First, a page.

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Monday, June 26, 2017

Why the shock, when we taught them how to bully?

It is time society admitted that our everyday behaviours in so many aspects, fall miserably short of the values we claim to espouse.
COMMENT
Zulfarhan-Osman-Zulkarnain-T-Nhaveen-1Most of us are, I believe, still coming to terms with how two young men, barely out of boyhood, with their whole lives ahead of them, were savagely assaulted and murdered recently – by their peers no less and worse still, for trespasses that were most likely imagined by the perpetrators and employed as a convenient excuse to justify their actions.
Malaysian National Defence University (UPNM) cadet, 21-year-old Zulfarhan Osman Zulkarnain had been bound and beaten, after being accused of stealing a laptop.
By the time he was taken to hospital, 80% of his body was covered in burns and bruises. He had been viciously tortured with a belt, hanger, rubber hose and iron. Those who subjected him to such brutalities were none other than his university mates. Thus far, five have been charged with murder, whilst the others involved in the incident have been charged with voluntarily causing hurt.
Two weeks later, 18-year-old T Nhaveen also suffered a barbarous and inhumane death, similar to Zulfarhan’s.
The teenager who harboured dreams of someday becoming a music composer and was about to pursue tertiary education to realise that ambition, had his life cut short after being tormented so brutally that he was pronounced brain dead upon being admitted to hospital.
He had been physically and sexually assaulted so savagely that it resulted in extreme internal and external injuries. His only crime? Being too soft-spoken and gentle in the eyes of his assailants who allegedly took issue with Nhaveen’s purportedly effeminate ways and wanted to turn him into a “real man”.
Both atrocities have sent shock-waves through the nation, predominantly due to the barbarous ways in which Zulfarhan and Nhaveen had been tortured, but also because of the highly disturbing reality that those who stand accused of committing and abetting the fatal assaults are all young men themselves.
We are understandably heartbroken and furious at the steady stream of innocent, young lives that seem to be regularly snatched away so callously. We are all undoubtedly angry and aggrieved.
Our outpouring of grief and sorrow at such travesties however is pointless if they are not matched equally by our fervour in asking the difficult questions and accepting the equally difficult answers, that arise from such tragedies.
Why are such incidents continuing to occur at an alarming rate in our midst? What could possibly drive anyone to unleash such inhumane and merciless cruelty unto others? What are we neglecting to teach our young and how are we failing to guide them, resulting in them having little or no regard for the well-being and lives of others?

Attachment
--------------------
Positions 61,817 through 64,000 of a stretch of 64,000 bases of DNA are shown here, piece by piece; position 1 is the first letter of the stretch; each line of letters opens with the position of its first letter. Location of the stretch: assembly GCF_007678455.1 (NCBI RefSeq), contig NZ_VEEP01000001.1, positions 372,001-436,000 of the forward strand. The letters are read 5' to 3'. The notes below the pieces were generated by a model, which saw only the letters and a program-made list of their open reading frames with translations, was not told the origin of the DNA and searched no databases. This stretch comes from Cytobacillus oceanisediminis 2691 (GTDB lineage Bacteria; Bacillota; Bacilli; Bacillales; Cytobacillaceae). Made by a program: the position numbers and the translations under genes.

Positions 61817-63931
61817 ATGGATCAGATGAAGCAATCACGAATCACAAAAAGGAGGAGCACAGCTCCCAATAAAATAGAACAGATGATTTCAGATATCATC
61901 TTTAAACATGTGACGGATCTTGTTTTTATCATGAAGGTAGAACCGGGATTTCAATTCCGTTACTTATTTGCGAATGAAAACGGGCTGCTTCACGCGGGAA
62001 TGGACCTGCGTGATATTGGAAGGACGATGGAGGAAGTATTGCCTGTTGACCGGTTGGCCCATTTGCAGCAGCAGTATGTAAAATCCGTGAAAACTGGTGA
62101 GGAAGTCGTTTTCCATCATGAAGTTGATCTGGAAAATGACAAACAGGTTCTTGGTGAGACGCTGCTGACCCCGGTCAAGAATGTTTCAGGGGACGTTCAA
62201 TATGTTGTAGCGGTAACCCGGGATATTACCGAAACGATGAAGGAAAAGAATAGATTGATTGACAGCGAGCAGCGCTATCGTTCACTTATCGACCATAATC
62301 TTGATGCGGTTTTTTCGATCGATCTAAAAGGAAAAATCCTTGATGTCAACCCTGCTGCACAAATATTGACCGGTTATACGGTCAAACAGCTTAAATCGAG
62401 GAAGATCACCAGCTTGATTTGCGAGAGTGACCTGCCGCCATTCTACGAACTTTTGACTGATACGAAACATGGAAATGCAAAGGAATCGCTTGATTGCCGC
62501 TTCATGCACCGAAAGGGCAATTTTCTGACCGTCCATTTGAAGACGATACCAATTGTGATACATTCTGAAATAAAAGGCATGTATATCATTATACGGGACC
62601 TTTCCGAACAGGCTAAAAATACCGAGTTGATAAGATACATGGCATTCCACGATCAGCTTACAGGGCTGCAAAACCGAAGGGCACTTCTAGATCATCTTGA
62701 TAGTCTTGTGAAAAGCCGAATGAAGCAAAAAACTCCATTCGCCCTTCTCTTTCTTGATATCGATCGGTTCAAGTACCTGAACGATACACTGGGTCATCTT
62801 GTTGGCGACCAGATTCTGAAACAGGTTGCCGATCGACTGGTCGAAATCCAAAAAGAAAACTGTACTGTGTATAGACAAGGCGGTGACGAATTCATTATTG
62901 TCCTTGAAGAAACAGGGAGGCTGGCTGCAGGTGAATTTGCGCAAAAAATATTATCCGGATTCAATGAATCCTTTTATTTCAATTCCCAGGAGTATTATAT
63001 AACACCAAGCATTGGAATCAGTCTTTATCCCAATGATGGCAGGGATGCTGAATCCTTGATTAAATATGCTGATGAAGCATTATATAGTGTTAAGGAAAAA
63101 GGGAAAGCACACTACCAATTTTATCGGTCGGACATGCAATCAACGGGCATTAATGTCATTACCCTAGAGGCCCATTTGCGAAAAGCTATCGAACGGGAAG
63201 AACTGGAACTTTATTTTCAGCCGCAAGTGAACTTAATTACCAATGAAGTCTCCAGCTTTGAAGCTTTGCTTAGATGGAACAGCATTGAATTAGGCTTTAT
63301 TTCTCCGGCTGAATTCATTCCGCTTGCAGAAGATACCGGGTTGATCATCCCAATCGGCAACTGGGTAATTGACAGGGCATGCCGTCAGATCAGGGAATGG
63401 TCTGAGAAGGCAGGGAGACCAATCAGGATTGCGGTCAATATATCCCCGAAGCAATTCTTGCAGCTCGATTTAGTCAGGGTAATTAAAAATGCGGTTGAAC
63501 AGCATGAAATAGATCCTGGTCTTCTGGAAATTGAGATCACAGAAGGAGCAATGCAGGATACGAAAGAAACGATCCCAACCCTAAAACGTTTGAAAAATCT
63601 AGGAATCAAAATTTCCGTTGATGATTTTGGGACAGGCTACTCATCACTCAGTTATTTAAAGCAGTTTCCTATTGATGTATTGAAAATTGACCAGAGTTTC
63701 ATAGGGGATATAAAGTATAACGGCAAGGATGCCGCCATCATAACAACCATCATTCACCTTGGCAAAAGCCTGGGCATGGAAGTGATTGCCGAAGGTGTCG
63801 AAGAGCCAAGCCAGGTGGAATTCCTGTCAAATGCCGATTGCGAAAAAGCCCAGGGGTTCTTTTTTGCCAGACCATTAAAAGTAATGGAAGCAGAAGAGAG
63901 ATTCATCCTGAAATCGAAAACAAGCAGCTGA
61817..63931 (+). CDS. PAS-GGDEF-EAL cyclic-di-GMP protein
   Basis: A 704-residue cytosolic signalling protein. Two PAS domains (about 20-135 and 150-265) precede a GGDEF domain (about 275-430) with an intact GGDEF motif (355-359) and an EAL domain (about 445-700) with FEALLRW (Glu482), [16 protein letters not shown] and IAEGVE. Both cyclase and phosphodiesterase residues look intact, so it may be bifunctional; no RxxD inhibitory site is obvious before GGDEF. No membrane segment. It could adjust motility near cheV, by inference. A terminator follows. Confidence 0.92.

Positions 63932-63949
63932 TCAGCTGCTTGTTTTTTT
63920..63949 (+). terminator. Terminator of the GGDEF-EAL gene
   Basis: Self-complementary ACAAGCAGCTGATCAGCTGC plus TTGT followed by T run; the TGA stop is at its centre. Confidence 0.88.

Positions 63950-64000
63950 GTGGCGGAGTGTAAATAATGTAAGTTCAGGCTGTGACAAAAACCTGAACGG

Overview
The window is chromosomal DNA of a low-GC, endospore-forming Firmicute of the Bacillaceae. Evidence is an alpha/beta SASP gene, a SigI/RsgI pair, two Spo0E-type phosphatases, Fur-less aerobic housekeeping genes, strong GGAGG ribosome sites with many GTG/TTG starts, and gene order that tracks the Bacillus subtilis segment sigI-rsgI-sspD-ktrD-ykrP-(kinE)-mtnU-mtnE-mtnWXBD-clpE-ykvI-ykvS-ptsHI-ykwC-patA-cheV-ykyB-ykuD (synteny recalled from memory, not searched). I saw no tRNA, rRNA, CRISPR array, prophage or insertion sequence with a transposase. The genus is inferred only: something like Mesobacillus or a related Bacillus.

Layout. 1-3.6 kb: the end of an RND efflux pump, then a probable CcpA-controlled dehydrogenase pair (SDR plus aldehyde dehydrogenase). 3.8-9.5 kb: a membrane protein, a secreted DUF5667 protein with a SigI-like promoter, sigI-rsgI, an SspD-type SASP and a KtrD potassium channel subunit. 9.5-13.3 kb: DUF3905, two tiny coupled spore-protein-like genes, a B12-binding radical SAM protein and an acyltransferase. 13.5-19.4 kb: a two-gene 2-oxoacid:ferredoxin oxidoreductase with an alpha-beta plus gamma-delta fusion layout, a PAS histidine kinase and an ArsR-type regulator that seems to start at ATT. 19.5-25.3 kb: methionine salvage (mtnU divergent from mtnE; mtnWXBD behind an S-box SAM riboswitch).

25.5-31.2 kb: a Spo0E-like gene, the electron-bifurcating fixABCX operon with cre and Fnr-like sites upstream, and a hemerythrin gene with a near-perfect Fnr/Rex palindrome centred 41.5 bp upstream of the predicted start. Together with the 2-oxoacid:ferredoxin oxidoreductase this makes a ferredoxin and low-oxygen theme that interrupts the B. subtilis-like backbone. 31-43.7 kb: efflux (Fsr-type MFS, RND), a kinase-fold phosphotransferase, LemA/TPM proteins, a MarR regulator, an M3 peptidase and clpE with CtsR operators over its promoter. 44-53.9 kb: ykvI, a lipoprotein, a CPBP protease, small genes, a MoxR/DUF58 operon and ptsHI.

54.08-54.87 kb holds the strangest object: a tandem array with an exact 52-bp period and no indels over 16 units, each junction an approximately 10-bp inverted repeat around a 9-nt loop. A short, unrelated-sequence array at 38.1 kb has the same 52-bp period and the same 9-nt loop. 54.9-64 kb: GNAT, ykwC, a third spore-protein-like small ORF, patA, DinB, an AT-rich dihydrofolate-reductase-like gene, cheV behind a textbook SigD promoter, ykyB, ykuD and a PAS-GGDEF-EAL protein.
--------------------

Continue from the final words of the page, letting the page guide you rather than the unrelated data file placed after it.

Some have laid the blame on the families of the perpetrators for not raising them to know and act better, whilst others have suggested that external influences such as films are responsible for normalising, and perhaps even glamorising, violence and aggression, turning them into attributes to strive for, rather than shun.
Whilst such accusations may well hold water, we cannot overlook the collective role we have played, as a society, in allowing for such terrible traits to fester and eventually take root within our communities.
Bullying has become such a normalised and accepted part of our culture and every day lives. Common courtesy and respect is sadly not so common any more. Intimidation and the abuse of power are rampant and permeates all walks of life.
From the halls of Parliament, to classrooms, to prison cells, to Ramadan bazaars, we see violence being legitimised as an acceptable means of communicating disagreement and differences in opinion.
Non-mainstream identities are often poked-fun at and constantly spoken of in disparaging contexts. We even have competitions on a national platform to “address and mend” such identities. Words like “samseng” are thrown about casually, by elected lawmakers no less, as something to be proud of.
So really, is it fair to expect any different from our young, when all they are doing is merely taking a cue from what they see happening all around them?
Is it fair to expect them to use their brains and not their hands when trying to settle a dispute over a missing laptop?
Is it fair to expect them not to pick on and try and “fix” a boy who they think might be gay?
We can preach endlessly about respect and courtesy to our young. We can send them to all the moral and agama lessons in the world. Yet, the unfortunate reality is that in many, many instances, our words don’t match up to our collective actions.
From the highest echelons of power, to our actions in our everyday lives, our behaviours in so many aspects, fall miserably short of the values we claim to espouse. Our cakap is, as they say, unfortunately tak serupa bikin.
We failed these young men, long before they went on to fail us. We would do well to remember that.
Gayatri Unsworth is an FMT columnist.

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